Review of Draft Bill


One of the most interesting aspects of democratic societies with such skewed distributions of wealth and power, is, as is well documented, the subservience of mass media to state power (2). The United States acts no different than other societies in this regard, and the current military draft bill passing through Congress, coupled with virtually complete media silence, is perhaps another testimony to the amazing propaganda achievements of US history. It was only today that I found out about this bill quietly making its way to the congressional voting table, initiated almost 9 months ago, and as far as I know, still without mention in the major media. I am hoping, thus, that the following article will be informative and useful.

The bill, entitled the “Universal National Service Act of 2003,” while vague in certain details, is quite explicit on whole. It announces primarily the desire “[to] provide for the common defense by requiring that all young persons in the United States, including women, perform a period of military service or a period of civilian service in furtherance of the national defense and homeland security, and for other purposes.” This is an unprecedented move, not because it is the first draft bill proposed in US history, but because young women are not exempt from service (I suppose one can debate whether this can be considered a feminist victory). While the primary intent of the draft begs major questions about the meaning of “common” and “national defense,” we can put that aside for now and look at the details of the current bill.

All males and females between the ages of 18-26 are obligated upon completion of this bill to follow its orders, whose specifics, including duration and duties, are to be at the complete command of the President. Section 4 makes this clear, stating that “[the] President shall prescribe such regulations as are necessary to carry out this act.” These regulations include, most importantly “types of civilian service that may be performed for a person’s national service obligation,” as well as “means to determine questions or claims with respect to inclusion for, or exemption or deferment from induction under this Act, including questions of conscientious objection.” There is also the vague issue of “other matters … the President determines necessary to carry out this Act.”

While it seems clear enough that the duration of service is to be two years, as noted in Section 3, one cannot be left without question to the fact that there are two specific “grounds for extension” of duty, one curiously “for the purpose of requiring the member to compensate for any time lost to training for any cause,” where “time lost” is clearly to be decided “at the discretion of the President” and his military subordinates.

Finally, and perhaps most importantly to concerned citizens, is the issue of conscientious objection, deferment, or postponement. Once again, as stated earlier, the terms are “at the discretion of the President,” but making the large assumption that the President will put the mass population’s moral concerns ahead of war strategy, the following is noted: High school students and those with “extreme hardship” or “physical and mental disability” are considered eligible for deferment or postponement. Those who conscientiously object to selected service are told the following, “Any person selected … who claims, because of religious training and belief … exemption from combatant training included as part of that military service and whose claim is sustained under such procedures as the President may prescribe, shall, when inducted, participate in military service that does not include any combatant training component (my italics).” Thus, as made explicit, conscientious objection is to be allowed only through means deemed appropriate by the President.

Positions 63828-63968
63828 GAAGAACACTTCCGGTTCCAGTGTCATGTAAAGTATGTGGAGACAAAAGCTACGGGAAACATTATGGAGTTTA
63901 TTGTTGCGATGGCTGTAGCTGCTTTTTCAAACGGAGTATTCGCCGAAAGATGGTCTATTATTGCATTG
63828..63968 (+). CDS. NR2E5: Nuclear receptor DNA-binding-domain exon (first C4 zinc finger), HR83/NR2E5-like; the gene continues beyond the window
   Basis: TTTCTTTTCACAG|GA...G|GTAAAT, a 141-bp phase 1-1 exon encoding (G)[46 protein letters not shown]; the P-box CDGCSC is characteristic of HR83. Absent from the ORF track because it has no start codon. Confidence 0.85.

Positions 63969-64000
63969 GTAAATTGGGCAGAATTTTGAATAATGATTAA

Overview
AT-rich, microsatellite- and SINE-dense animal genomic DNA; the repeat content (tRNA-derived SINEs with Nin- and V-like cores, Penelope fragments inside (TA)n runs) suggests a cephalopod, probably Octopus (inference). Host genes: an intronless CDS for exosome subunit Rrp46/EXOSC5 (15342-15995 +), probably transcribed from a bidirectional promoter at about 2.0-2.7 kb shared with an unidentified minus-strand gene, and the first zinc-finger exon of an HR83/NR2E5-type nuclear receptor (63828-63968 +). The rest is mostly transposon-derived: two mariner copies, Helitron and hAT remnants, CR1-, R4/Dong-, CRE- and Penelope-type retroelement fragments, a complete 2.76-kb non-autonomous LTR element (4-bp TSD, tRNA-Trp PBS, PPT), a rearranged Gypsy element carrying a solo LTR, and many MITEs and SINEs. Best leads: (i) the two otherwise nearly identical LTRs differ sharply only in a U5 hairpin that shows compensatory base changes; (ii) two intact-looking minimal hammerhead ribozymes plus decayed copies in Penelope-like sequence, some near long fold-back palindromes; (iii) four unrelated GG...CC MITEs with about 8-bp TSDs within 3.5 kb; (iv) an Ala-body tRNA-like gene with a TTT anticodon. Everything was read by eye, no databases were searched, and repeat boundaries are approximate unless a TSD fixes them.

It should come as no shock that the government of the United States, failing in an occupation, inaccurately predicted by policy advisors to be one of the most easy occupations in military history, is now looking to add human capital to its designs in Iraq, and elsewhere. It should also come as no shock that the text of the proposed bill grants complete command of implementation to the chief executive, not his constituency. Anyone familiar with modern political history should recognize immediately the tendency of concentration of power to one person at the highest echelon, when a climate of fear, “emergencies and threats”, real or invented, are at the forefront of everyday life.

My speculation is that the media silence is largely the result of known popular opposition to any kind of military draft. If that is indeed the case, the next step is quite easy. Organization, civil disobedience, and action on the part of concerned citizens with all hopes, can and will defeat this bill before it even has a chance to pass.

(1) Bill HR 163, United States House of Representatives and Bill S89 United States Senate, January 7, 2003. Available online when queried from thomas.loc.gov. All further citations to the document come from these sources.

(2) See Chomsky and Herman, Manufacturing Consent, or Bagdikian, Media Monopoly, to start.

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